The finding of l-THP enhanced extracellular DA concentrations in microdialysis experiments is consistent with previous literature [21, 31]. However these findings seem counterintuitive given that l-THP is a DA receptor antagonist and is not addictive; it is difficult to say with certainty why these effects occur. We, however, believe the antagonism of l-THP at multiple DA receptors, including D1, D2 and D3 play a vital role. l-THP’s effect on extracellular DA concentration is likely due to its binding to D2 autoreceptors. It has been reported that l-THP increases cocaine-enhanced DA within the nAcb in a similar manner to D2 or D3 antagonists [26, 31, 32], suggesting l-THP’s activity at D2 autoreceptors may incite the release of extracellular DA within the nAcb. Blockade of autoreceptors on the presynaptic neuron would result in disinhibition and the continued release of DA from the presynaptic neuron resulting in accumulation of DA within the synapse. This accumulation of DA could explain the increased extracellular DA concentrations measured in microdialysis. Clinically, the overall increase in extracellular DA concentration within the nucleus accumbens as a result of l-THP administration may contribute to alleviation of the hypodopaminergic state that is associated with withdrawal symptoms [1, 3, 10, 14]. This may prove to be a mechanism through which l-THP is efficacious in the treatment of drug addiction. Further investigation with l-THP is needed to verify this potential effect. Concerning the anti-addiction effects of l-THP, it is suggested that the binding of l-THP to multiple DA receptor subtypes, as well as its activity at other monoamine receptors may drive its therapeutic effects while inhibiting side effects . The broad activity of l-THP upon binding multiple receptors allows for the modification of various monoamine systems. Specifically, secondary actions at 5-HT and alpha adrenergic receptors may decrease extrapyramidal effects associated with traditional DA receptor antagonists . Thus, l-THP has the unique potential to be developed into a treatment with dual capacity, reducing the rewarding pleasure of nicotine and attenuating withdrawal from nicotine with minimal side effects.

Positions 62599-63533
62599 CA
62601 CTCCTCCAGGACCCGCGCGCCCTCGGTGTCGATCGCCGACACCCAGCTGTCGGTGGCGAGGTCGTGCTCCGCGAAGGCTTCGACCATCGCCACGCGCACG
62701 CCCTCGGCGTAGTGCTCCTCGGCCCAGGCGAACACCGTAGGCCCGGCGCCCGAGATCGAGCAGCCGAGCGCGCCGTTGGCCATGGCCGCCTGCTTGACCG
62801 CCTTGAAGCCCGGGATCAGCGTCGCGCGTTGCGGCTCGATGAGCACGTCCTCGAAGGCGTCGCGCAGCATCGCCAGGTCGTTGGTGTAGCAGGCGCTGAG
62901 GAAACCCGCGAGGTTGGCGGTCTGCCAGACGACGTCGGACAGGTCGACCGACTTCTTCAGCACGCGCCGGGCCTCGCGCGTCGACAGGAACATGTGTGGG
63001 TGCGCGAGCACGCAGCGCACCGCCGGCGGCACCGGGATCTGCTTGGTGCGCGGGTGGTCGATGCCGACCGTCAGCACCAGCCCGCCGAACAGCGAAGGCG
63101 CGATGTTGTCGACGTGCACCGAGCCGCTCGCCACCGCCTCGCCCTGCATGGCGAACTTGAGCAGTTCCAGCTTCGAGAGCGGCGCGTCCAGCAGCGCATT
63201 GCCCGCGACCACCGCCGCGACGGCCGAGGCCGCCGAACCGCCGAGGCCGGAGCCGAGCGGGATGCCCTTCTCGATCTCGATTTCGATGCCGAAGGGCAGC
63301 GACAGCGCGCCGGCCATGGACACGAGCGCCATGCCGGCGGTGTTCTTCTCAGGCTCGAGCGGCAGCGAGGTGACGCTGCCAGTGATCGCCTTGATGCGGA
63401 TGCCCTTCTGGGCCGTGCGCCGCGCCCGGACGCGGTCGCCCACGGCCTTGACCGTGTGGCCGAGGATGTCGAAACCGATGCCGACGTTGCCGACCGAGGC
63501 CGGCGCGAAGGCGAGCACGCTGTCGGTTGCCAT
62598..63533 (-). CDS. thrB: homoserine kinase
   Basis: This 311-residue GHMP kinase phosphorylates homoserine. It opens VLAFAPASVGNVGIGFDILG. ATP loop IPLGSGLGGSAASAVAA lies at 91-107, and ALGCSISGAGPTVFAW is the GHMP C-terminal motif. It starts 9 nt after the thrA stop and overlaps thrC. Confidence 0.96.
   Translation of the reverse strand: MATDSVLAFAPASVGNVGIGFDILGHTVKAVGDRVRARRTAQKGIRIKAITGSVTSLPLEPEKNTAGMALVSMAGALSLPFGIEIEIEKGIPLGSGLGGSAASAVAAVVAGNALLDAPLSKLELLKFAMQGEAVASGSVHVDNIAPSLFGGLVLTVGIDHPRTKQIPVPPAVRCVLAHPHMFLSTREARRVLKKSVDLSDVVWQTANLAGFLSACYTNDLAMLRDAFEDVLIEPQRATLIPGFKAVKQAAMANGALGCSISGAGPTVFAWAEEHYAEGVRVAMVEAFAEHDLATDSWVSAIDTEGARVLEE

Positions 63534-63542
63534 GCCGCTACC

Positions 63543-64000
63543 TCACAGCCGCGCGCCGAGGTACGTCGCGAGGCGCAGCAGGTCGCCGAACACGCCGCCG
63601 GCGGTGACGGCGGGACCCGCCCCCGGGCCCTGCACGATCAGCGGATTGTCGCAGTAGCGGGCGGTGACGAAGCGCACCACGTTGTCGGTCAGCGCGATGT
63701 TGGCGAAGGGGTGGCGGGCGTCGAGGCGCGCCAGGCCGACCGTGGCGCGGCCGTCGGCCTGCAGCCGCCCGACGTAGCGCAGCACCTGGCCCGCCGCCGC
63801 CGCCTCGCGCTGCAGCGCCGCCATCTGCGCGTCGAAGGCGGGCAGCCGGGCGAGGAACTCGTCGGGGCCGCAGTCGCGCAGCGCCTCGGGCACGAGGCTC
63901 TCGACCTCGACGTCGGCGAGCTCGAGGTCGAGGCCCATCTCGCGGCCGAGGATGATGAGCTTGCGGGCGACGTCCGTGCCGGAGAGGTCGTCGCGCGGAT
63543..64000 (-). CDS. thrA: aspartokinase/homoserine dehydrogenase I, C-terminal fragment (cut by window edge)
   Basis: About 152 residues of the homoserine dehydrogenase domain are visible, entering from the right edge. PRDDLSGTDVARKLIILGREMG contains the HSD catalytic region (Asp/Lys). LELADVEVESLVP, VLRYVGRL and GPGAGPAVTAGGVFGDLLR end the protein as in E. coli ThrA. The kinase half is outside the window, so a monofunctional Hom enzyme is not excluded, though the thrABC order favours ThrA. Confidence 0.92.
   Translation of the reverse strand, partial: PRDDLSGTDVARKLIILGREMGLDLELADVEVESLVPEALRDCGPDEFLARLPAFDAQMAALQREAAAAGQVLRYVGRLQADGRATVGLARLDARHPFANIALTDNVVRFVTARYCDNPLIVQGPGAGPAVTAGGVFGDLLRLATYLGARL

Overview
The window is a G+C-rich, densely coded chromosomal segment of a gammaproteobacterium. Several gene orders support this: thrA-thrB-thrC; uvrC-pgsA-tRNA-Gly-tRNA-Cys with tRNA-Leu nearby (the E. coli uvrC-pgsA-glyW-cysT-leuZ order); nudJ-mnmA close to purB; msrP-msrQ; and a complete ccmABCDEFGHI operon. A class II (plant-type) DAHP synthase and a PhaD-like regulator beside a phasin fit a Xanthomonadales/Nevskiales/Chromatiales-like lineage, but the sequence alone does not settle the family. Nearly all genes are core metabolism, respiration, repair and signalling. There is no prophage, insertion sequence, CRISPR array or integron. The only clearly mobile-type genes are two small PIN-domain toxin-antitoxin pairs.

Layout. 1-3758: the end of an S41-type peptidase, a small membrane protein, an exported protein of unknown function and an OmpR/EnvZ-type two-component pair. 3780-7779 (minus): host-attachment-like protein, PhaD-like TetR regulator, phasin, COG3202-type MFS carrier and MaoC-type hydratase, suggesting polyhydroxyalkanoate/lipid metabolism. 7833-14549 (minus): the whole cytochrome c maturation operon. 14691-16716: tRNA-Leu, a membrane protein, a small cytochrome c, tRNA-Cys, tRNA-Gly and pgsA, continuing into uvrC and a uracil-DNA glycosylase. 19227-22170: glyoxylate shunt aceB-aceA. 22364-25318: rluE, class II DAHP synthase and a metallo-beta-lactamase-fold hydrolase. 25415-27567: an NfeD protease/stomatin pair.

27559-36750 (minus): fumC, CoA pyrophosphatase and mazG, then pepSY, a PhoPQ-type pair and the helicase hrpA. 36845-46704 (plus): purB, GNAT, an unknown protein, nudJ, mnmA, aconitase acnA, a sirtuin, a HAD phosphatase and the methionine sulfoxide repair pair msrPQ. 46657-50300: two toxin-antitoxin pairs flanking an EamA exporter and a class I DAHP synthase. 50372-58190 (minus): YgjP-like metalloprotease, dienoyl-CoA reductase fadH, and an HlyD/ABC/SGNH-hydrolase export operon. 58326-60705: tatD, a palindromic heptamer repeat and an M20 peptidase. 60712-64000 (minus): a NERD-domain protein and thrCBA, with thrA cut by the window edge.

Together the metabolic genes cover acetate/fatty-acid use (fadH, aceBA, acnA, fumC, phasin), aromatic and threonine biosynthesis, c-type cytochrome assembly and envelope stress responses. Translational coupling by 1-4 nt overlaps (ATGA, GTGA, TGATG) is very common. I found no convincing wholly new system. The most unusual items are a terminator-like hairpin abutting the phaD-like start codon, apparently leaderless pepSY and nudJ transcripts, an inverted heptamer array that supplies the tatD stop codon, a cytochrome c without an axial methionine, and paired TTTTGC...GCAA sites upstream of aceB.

Despite the results of the current study, the exact mechanism of action for l-THP is still widely unknown. Unlike traditional DA antagonists used pharmacologically, the affinity of l-THP to DA receptors is modest, displaying ki values of 124 nm, 388 nm, and 1420 nm for D1, D2, and D3 receptors respectively . Further, the preferential binding of l-THP to D1 over D2, and D3 receptors separates it from previously studied DA antagonists (ex. Haloperidol), thus l-THP and its pharmacological effects are unlike previously studied compounds.